Growing up, olive oil played a minor presence in my family’s kitchen. My blended background of Scottish, Irish, English, German, and Italian lent itself to dinners representing a hodgepodge of foods and dishes that I loved for the simple reason that they were homemade, familiar, and comforting. Like many Americans, a bowl of salad at dinner was accompanied by the choice of a variety of cream-based, store-bought salad dressings, and any form of cooking that required oil usually employed the canola or vegetable varieties.
When I did start shopping for myself, occasionally buying olive oil for the vinaigrettes I discovered were far better than any other store-brought dressing, the bottle I plucked off the shelf was usually a matter of price. I would never even think to look for a harvest date, let alone the country of origin.
These details have now become so ingrained in my brain that I can’t imagine going backwards. To put it bluntly, I’ve become a bit of an olive oil snob, but to be fair, with my training at work, it was inevitable. I drank the Kool-Aid, or more appropriately (and literally), I drank the olive oil.
I started working with Giuseppe as a part of my local producer-liaison role at Eataly. Being a native Sicilian whom also happens to live locally in Lexington, MA, Giuseppe has a unique perspective to offer. He is of course an expert on his own Italian culture, and having lived in the US for several years now, he has a deep understanding of the American market. His proximity to Boston also means that we see a lot of him, personally hand-delivering his orders and always sticking around to demo his product for a few hours. In addition to keeping up his family’s tradition, he is also an accomplished engineer, and juggles these two careers while traveling back to his hometown every year for the harvest.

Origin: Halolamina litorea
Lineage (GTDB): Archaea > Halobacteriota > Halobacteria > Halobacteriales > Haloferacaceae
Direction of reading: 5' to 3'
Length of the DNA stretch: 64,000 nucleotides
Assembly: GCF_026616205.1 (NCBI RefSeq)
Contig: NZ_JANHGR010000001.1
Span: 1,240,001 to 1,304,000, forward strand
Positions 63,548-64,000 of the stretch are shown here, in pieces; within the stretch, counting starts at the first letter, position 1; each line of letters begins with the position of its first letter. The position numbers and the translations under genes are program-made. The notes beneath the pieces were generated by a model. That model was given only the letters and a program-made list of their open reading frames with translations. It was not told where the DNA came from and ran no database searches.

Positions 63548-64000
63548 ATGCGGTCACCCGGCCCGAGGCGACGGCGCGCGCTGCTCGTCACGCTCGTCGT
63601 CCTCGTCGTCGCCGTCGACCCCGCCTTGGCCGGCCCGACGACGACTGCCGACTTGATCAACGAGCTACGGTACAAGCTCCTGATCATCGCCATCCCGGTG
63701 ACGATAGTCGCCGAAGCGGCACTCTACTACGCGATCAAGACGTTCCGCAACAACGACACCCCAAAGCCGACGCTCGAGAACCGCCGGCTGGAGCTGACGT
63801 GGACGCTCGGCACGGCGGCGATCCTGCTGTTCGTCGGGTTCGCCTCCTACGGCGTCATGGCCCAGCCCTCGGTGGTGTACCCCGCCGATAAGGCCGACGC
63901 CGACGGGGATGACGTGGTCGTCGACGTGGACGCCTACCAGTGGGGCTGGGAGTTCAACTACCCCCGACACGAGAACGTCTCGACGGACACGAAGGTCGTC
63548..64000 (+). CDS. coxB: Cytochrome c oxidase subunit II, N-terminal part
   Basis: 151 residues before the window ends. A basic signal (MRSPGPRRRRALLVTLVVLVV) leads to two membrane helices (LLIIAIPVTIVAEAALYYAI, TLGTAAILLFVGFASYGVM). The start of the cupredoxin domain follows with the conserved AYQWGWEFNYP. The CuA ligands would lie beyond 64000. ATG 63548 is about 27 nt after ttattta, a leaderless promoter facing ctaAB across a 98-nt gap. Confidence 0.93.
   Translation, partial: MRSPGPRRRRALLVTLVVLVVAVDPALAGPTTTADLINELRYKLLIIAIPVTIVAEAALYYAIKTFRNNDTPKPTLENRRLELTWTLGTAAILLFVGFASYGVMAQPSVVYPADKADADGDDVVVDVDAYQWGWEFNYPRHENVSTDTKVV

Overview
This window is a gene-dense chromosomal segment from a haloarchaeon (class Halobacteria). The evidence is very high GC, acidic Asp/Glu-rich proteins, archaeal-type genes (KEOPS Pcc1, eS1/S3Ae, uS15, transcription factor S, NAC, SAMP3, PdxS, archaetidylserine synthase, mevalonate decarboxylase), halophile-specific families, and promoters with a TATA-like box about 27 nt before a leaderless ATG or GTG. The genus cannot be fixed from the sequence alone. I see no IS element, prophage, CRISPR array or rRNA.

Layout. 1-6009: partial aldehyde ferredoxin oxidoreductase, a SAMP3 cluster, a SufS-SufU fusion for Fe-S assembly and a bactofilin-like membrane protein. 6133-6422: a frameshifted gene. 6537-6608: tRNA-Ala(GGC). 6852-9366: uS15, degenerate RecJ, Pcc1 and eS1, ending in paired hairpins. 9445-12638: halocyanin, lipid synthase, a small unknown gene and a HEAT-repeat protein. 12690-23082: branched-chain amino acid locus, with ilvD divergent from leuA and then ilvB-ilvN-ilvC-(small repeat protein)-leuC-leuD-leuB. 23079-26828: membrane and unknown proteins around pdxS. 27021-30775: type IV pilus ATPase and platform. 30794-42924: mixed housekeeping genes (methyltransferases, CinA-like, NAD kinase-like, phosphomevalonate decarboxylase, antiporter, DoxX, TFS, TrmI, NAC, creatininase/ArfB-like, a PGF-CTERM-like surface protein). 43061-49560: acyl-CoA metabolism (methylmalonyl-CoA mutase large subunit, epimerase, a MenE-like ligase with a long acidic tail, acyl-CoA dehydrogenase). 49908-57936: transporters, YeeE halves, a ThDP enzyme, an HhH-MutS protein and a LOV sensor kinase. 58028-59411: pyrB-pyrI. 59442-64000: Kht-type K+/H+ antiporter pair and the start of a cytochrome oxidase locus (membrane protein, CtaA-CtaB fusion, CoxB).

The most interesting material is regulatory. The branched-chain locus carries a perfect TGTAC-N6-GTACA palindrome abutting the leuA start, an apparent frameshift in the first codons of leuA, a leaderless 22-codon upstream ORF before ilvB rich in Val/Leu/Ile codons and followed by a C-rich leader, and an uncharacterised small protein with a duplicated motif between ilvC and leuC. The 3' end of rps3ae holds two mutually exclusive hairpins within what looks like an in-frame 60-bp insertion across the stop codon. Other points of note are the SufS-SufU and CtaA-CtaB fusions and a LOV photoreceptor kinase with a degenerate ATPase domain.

Giuseppe at his family’s farm in Agrigento
When I decided to spontaneously extend my trip to Italy from 5 days to 3 months, I had little idea what that time would entail. Food, yes…but how? My new fascination with olive oil made one thing obvious: I wanted to witness the harvest, and I was hoping Giuseppe would let me tag along. I crossed my fingers and prayed my long, rambling email explaining my trip and desire to visit his farm would be warmly received.
And it was! Giuseppe enthusiastically responded to my request, and just like that I had my first real plan for this trip. Since I now knew I would definitely be going to Sicily, I decided I wanted to do it well: I chose to dedicate a month to the island, without a real plan in mind. But with Giuseppe’s advice over the next few months of where to stay, what to see and, most importantly, what to eat, I soon had a jam-packed itinerary of farms and producers to visit. I was so excited to see his work in action and spend a month immersed in a place I was told would be a completely different world than the mainland Italy I’d become familiar with.
I arrived in Agrigento on a cool, rainy afternoon, uncharacteristic for the island which is known to have the most sunny days in all of Europe. “When it rains in Sicily, we run inside,” the owner of the agriturismo told me, a sentiment soon echoed by many Sicilians I’ve met from all points of the island.
As a result the olive harvest was delayed. What typically begins in mid-October, the harvest has been arriving earlier and earlier each year with the change in weather. We would have to wait for the soil to dry out, an otherwise extremely muddy venture within the groves.
I welcomed this delay: it meant that I would need to extend my stay in Agrigento a few days longer, giving me more time to explore and learn about the history of the beautiful land that bears the fruits I had come so far to learn about.